Investigation into attempted murders in Salisbury widens as police seal off graves of Sergei Skripal’s wife and son
About 180 military personnel have been called upon by the police investigating the attempted murder of Sergei Skripal and his daughter, Yulia, to remove evidence in Salisbury potentially contaminated by a deadly nerve agent.
Skripal, a Russian former spy, and his 33-year-old daughter are comatose in hospital after being found on Sunday unconscious on a bench in the Maltings shopping centre.
The investigation widened on Thursday as police sealed off the graves of Skripal’s wife, Liudmila, and son, Alexander, and said 21 people had been treated as a result of the incident.
Among the injured were a detective sergeant, Nick Bailey, who remained in a serious but stable condition. Bailey was described by Wiltshire’s temporary chief constable, Kier Pritchard, as “a massively dedicated officer”. Pritchard said Bailey was “very anxious, very concerned” but sitting up in bed and talking.
It is understood that personnel from the Royal Marines, the RAF and chemical teams are helping to remove the vehicles from the scene.
“The Counter Terrorism Policing Network has requested assistance from the military to remove a number of vehicles and objects from the scene in Salisbury town centre as they have the necessary capability and expertise,” Scotland Yard said.
“The public should not be alarmed and the public health advice remains the same. The military has the expertise and capability to respond to a range of contingencies. The Ministry of Defence regularly assists the emergency services and local authorities in the UK. Military assistance will continue as necessary during this investigation.”
Visiting Salisbury on Friday morning, Rudd said: “It is still very serious for the two people subject to this outrageous attack. For the police officer, it is still serious but we understand he is conversing and engaging.”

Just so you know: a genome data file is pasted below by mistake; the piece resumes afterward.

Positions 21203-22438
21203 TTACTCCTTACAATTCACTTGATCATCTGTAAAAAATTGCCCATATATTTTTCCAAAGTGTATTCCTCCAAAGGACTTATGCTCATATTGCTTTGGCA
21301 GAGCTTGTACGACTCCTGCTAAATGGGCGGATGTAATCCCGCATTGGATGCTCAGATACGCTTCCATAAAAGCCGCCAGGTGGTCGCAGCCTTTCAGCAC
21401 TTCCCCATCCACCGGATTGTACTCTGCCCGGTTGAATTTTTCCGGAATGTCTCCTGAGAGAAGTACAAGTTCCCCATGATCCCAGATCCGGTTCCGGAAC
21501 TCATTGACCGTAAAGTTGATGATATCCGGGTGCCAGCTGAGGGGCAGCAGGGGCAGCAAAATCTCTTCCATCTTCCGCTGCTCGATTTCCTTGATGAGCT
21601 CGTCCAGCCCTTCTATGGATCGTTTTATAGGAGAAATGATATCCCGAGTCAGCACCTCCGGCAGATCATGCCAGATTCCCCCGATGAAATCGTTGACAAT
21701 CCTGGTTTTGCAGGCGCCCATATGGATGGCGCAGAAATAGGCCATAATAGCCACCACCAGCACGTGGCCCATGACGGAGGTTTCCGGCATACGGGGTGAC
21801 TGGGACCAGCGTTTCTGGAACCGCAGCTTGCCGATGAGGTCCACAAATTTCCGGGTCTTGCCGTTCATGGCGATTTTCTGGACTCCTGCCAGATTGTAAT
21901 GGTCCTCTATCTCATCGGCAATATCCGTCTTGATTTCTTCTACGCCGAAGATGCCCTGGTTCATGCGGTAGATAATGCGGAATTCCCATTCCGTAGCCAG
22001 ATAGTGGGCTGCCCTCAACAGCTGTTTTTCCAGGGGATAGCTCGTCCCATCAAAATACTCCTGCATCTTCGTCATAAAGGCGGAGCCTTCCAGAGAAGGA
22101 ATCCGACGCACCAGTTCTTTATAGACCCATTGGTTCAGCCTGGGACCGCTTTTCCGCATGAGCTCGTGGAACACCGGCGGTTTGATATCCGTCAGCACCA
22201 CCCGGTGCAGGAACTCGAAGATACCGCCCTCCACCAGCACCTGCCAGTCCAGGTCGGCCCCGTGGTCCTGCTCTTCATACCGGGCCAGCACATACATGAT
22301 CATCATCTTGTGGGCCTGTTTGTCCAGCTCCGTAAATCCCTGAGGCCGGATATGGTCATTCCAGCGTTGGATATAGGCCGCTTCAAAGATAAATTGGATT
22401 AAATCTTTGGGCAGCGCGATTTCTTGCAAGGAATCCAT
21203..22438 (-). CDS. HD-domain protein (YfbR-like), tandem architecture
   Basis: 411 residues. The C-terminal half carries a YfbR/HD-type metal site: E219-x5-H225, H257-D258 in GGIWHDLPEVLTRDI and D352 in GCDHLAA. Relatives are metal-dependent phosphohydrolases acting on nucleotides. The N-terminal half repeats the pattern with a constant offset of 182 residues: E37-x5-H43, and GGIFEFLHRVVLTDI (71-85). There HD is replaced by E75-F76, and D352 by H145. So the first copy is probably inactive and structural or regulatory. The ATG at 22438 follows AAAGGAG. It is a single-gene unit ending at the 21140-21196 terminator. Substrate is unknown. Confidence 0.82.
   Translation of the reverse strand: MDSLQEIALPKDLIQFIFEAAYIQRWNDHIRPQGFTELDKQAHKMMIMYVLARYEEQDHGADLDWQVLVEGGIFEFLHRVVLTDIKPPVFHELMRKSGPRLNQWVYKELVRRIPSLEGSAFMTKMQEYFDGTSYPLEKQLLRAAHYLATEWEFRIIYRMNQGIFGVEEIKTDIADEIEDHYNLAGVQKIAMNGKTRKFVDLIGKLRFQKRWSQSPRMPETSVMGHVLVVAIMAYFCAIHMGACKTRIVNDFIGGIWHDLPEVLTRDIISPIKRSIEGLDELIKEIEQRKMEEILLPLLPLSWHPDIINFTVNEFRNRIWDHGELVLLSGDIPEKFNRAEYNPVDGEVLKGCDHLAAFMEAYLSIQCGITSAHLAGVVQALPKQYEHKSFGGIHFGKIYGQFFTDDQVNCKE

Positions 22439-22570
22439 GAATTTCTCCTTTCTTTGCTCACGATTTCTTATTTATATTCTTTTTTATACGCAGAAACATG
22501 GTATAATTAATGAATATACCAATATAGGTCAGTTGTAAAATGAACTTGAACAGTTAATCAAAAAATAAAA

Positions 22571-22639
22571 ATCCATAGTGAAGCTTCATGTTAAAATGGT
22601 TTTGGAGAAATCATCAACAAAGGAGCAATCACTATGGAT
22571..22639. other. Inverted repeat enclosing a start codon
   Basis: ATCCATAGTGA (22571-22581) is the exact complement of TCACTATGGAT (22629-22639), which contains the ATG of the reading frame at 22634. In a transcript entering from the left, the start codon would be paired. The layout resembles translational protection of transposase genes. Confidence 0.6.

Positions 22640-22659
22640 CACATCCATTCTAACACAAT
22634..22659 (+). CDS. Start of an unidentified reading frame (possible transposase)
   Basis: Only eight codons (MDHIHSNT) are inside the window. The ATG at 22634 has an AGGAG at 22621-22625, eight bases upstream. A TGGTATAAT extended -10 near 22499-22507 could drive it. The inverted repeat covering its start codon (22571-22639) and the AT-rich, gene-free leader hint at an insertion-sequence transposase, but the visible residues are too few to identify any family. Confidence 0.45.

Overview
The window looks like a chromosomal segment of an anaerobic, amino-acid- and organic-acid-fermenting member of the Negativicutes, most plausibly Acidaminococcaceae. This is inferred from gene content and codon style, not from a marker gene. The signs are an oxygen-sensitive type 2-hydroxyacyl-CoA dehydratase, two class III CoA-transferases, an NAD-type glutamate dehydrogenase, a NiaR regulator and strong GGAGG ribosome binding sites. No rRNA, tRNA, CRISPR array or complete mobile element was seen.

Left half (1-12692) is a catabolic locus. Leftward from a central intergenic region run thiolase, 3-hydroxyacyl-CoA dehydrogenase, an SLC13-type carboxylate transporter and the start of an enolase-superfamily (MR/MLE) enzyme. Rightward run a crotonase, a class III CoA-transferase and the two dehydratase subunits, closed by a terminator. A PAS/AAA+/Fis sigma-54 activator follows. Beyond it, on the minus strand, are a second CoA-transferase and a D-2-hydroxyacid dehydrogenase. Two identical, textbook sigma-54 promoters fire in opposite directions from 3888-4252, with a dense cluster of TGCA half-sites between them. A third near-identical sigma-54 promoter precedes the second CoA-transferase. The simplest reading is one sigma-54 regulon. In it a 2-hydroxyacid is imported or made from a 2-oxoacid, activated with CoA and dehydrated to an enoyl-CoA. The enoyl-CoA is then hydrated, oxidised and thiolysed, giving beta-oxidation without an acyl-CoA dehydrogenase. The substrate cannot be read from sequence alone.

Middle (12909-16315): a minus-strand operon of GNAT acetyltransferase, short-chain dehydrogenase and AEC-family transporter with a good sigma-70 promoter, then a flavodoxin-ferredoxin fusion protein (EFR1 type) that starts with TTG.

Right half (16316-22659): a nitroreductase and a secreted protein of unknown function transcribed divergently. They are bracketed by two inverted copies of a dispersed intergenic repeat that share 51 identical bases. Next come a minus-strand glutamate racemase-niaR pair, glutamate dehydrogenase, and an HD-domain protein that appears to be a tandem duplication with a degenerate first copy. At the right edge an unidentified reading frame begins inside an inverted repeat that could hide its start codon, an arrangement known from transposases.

The NHS confirmed that Skripal and his daughter were in a critical but stable condition, while Bailey was conscious in a serious but stable condition.
Rudd continued: “I understand people’s curiosity about all those questions, wanting to have answers, and there will be a time to have those answers. But the best way to get to them is to make sure we give the police the space they need to really go through the area carefully, to do their investigation and to make sure that they have all the support that they need in order to get that.”
Rudd added: “At the moment our priority is going to be the incident, which is why I’m here in Salisbury today, making sure that everybody’s protected around the incident, making sure the emergency services have had the support that they need and will continue to get it.
“In terms of further options, that will have to wait until we’re absolutely clear what the consequences could be and what the actual source of this nerve agent has been.”
Rudd did not reveal any further details about the substance, how it was deployed or who used it.
Ian Blair, who was Metropolitan police commissioner when the former spy Alexander Litvinenko was murdered in London by radiation poisoning, has suggested one line of inquiry is that Skripal may have been exposed to the nerve agent in his own home.
“Clearly what they’re trying to find out at the moment is how was this delivered personally. There obviously are some indications. The officer – I’m very sorry he’s been injured – has actually been to the house, whereas there’s a doctor who looked after the patients in the open who hasn’t been affected at all. There may be some clues floating around in here,” Lord Blair said on BBC Radio 4’s Today programme.
Blair said that if the nerve agent was rare, as Rudd has said, then it should be possible to identify where it came from. “If this is rarer than sarin and VX it’s basically possible to identify the laboratory in which it was made. They would be able to establish where it came from – the level of authority is another matter,” he said.
The use of a nerve toxin is seen as a key indicator of possible Kremlin involvement, with such substances usually held only in state military stockpiles. On Thursday, the Russian embassy in London sent a sarcastic tweet, saying of Skripal: “He was actually a British spy, working for MI6.”
Moscow has repeatedly denied it had anything to do with the attack, the same line used when Litvinenko was poisoned in 2006 with a radioactive cup of tea. A public inquiry a decade later concluded that the Kremlin had ordered the hit.